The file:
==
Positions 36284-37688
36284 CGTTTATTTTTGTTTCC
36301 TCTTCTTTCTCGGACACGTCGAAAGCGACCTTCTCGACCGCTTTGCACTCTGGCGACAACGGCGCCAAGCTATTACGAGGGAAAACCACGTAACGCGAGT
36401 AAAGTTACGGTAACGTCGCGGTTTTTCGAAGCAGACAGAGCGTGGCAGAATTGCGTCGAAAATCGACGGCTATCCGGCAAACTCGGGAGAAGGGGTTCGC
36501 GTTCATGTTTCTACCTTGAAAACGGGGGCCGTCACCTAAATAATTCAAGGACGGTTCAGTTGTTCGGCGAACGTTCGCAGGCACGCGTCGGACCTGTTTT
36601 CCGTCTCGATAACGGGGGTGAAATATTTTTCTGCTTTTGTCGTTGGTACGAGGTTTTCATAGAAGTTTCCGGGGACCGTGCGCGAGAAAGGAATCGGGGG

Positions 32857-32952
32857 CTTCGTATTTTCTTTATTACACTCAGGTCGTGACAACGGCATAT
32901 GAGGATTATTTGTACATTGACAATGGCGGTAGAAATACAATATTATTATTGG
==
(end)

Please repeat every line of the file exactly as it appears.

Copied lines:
Positions 36284-37688
36284 CGTTTATTTTTGTTTCC
36301 TCTTCTTTCTCGGACACGTCGAAAGCGACCTTCTCGACCGCTTTGCACTCTGGCGACAACGGCGCCAAGCTATTACGAGGGAAAACCACGTAACGCGAGT
36401 AAAGTTACGGTAACGTCGCGGTTTTTCGAAGCAGACAGAGCGTGGCAGAATTGCGTCGAAAATCGACGGCTATCCGGCAAACTCGGGAGAAGGGGTTCGC
36501 GTTCATGTTTCTACCTTGAAAACGGGGGCCGTCACCTAAATAATTCAAGGACGGTTCAGTTGTTCGGCGAACGTTCGCAGGCACGCGTCGGACCTGTTTT
36601 CCGTCTCGATAACGGGGGTGAAATATTTTTCTGCTTTTGTCGTTGGTACGAGGTTTTCATAGAAGTTTCCGGGGACCGTGCGCGAGAAAGGAATCGGGGG

Positions 32857-32952
32857 CTTCGTATTTTCTTTATTACACTCAGGTCGTGACAACGGCATAT
32901 GAGGATTATTTGTACATTGACAATGGCGGTAGAAATACAATATTATTATTGG